Absolute risk reduction

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Editor-In-Chief: C. Michael Gibson, M.S., M.D. [1]

Overview

The absolute risk reduction is the decrease in risk of a given activity or treatment in relation to a control activity or treatment. It is the inverse of the number needed to treat.[1]

In general, absolute risk reduction is usually computed with respect to two treatments A and B, with A typically a drug and B a placebo (in our example above, A is a 5-year treatment with the hypothetical drug, and B is treatment with placebo, i.e. no treatment). A defined endpoint has to be specified (in our example: the appearance of colon cancer in the 5 year period). If the probabilities pA and pB of this endpoint under treatments A and B, respectively, are known, then the absolute risk reduction is computed as pB-pA.

The inverse of the absolute risk reduction, NNT, is an important measure in pharmacoeconomics. If a clinical endpoint is devastating enough (e.g. death, heart attack), drugs with a low absolute risk reduction may still be indicated in particular situations. If the endpoint is minor, health insurers may decline to reimburse drugs with a low absolute risk reduction.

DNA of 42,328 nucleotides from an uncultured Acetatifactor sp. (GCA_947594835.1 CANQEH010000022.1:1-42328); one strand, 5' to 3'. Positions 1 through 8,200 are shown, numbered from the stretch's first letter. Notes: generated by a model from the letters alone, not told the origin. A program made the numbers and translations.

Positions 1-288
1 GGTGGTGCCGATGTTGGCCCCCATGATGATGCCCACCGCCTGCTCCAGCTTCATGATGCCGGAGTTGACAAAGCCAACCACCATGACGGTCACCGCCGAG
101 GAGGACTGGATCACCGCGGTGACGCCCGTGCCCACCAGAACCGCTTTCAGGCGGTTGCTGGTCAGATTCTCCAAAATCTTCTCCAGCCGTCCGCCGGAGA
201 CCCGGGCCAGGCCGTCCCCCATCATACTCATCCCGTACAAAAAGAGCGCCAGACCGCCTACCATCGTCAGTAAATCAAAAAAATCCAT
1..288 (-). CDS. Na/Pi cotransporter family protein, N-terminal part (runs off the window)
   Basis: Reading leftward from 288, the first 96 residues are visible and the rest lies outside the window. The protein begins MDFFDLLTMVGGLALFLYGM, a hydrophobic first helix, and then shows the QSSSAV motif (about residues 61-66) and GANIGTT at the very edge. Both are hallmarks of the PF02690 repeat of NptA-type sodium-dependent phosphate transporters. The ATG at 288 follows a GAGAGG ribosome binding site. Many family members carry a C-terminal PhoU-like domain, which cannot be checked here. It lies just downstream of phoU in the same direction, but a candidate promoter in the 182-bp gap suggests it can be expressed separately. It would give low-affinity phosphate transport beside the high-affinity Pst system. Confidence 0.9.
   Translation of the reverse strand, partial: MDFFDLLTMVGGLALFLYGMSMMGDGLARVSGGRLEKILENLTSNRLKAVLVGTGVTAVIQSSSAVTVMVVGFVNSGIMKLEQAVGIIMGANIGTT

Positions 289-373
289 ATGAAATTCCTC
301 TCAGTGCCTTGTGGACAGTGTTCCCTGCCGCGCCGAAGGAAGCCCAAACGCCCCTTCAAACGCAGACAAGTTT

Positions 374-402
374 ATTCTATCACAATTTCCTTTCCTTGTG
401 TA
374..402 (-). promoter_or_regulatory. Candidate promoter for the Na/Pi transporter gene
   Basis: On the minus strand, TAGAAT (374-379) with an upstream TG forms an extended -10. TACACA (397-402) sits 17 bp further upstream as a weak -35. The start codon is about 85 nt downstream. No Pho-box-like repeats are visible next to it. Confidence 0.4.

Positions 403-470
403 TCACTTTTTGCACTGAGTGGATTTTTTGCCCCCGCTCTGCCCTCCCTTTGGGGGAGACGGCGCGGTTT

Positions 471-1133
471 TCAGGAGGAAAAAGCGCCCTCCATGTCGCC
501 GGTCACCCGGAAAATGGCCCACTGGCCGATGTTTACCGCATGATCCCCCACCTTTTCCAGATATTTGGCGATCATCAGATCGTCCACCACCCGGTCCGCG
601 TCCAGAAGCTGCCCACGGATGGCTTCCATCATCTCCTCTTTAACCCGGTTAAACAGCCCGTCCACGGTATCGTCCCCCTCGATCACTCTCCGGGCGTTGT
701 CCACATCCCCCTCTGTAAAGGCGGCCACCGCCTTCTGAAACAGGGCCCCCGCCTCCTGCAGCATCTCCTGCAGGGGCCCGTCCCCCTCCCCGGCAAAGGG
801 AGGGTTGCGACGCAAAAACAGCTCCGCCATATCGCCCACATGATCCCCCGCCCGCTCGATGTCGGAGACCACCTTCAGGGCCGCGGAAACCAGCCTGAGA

Worked example

For example, consider a hypothetical drug which reduces the risk of colon cancer by 50%. Even without the drug, colon cancer is fairly rare, maybe 1 in 3,000 in every 5 year period. The absolute risk reduction for a 5-year treatment with the drug is therefore 1/6,000, as by treating 6,000 people with the drug, one can expect to reduce the number of colon cancer cases from 2 to 1.

Abbreviation Variable Equation Value
- subjects in control group - 250
- subjects in experimental group - 150
- events in control group - 100
- events in experimental group - 15
CER control event rate = events / subjects in control group 0.4, or 40%
EER experimental event rate = events / subjects in experimental group 0.1, or 10%
ARR absolute risk reduction (or increase) = CER - EER 0.3, or 30%
RRR relative risk reduction (or increase) = (CER - EER) / CER 0.75
NNT number needed to treat/number needed to harm = 1 / ARR 3.33
OR, RR odds ratio, relative risk (not really identical, but similar -- see articles for details) = CER / EER 4

References

  1. Laupacis A, Sackett DL, Roberts RS (1988) An assessment of clinically useful measures of the consequences of treatment. N Engl J Med 318 (26):1728-33. DOI:10.1056/NEJM198806303182605 PMID: 3374545



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